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Bridging the Digital Divide – An Urgent Need

The world has always been divided between the haves and the have-nots. In the twenty-first century, with the digital revolution, this gap has also turned digital.

The digital divide, very quickly, is the term used to describe the uneven distribution of information and communication technologies in society. It is caused by one of two things: either lack of access or lack of knowledge to use technology. It also includes a lack of access to reliable network and internet connections. With increasing dependence on tech, the divide keeps widening, preventing some communities from keeping up with the rest of the world.

Share of population using the Internet in the World

Source: Our World in Data, 2018

Digital Divide in a Post-Pandemic World

This is a particularly important conversation to have, as most of our professional and personal lives became online since early 2020. Health, education, finance, fashion, you name any sector, it has been reshaped by advancements in Artificial Intelligence. This makes the digital gap that much more dangerous, directly leading to more hierarchies and stratifications in the world.

Typically, digital divides are attributed to developing or least developed nations. This is not entirely true. Yes, they are more vulnerable due to the lack of infrastructure but it is a problem that is widespread. However, according to the World Economic Forum, about 6% of the American population has no high-speed connection. That amounts to almost 21 million people. In Australia, the metric is at 13%. Europe appears to be faring well in this regard.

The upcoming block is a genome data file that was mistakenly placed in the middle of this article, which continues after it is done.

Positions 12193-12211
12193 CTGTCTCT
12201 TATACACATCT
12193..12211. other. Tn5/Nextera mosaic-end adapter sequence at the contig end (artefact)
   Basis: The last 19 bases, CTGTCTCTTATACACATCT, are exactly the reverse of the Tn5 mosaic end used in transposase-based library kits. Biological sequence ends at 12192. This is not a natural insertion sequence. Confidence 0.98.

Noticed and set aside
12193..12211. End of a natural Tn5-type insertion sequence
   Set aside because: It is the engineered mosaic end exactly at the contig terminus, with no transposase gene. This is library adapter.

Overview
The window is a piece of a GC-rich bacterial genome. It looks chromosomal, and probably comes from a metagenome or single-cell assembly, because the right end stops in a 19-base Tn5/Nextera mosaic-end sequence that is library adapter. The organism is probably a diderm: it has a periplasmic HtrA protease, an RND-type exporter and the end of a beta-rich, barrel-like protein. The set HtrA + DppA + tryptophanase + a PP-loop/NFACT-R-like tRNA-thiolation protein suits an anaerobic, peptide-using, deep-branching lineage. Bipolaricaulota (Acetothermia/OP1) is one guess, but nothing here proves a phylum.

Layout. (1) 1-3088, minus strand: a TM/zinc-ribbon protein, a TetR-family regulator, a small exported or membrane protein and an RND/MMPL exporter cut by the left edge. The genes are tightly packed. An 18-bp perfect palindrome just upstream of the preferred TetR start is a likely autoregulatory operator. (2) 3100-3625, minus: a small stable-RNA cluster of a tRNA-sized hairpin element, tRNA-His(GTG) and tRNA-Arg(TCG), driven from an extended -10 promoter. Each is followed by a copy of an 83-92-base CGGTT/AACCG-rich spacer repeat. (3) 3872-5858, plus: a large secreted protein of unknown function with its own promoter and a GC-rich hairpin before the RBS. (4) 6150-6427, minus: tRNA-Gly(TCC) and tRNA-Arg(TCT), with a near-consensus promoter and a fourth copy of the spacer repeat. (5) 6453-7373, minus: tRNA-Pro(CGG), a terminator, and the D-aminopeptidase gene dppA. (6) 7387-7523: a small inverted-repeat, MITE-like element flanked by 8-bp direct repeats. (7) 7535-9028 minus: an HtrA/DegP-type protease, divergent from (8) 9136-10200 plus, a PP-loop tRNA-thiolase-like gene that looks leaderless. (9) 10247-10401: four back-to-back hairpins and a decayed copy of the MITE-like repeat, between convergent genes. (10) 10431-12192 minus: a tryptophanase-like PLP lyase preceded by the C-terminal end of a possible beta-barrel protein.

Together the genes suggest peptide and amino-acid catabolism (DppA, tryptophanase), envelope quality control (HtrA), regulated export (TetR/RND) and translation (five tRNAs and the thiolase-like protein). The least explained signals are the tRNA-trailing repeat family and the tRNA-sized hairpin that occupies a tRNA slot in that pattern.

It has always been a topic of debate in the US, for instance. President Biden’s American Jobs Plan, at its core, is a plan to invest $65 billion to bridge the gaps that exist in the digital infrastructure of the nation. A study conducted at Stanford showed that the factors that contributed to the divide were age, income, race, and geography (urban vs rural). As these social factors feed into the digital divide, it exacerbates systemic injustices that continue to benefit only the privileged. Nearly 12 million children in the US did not have access or were under-connected as schools went online, of which over 40% were from Black, Latino and Indigenous communities.

If this is the scenario in the First World, we can infer how much direr the situation is in the rest of the world. According to UNESCO, only 47% of households in developing nations and 19% in the least developed countries are connected to the internet.

Network Readiness Index

In a data-driven world, it is important to quantify the digital divide, rather than talk about it in theoretical or ideological terms. The Network Readiness Index (NRI) is a measure of the digital transformation of a country. Of the top ten nations with the highest NRI, 8 are from Europe. In a list of 134 countries, India is in the 88th position, according to 2020 statistics. You can check NRI 2020 for the complete list of countries and their rankings.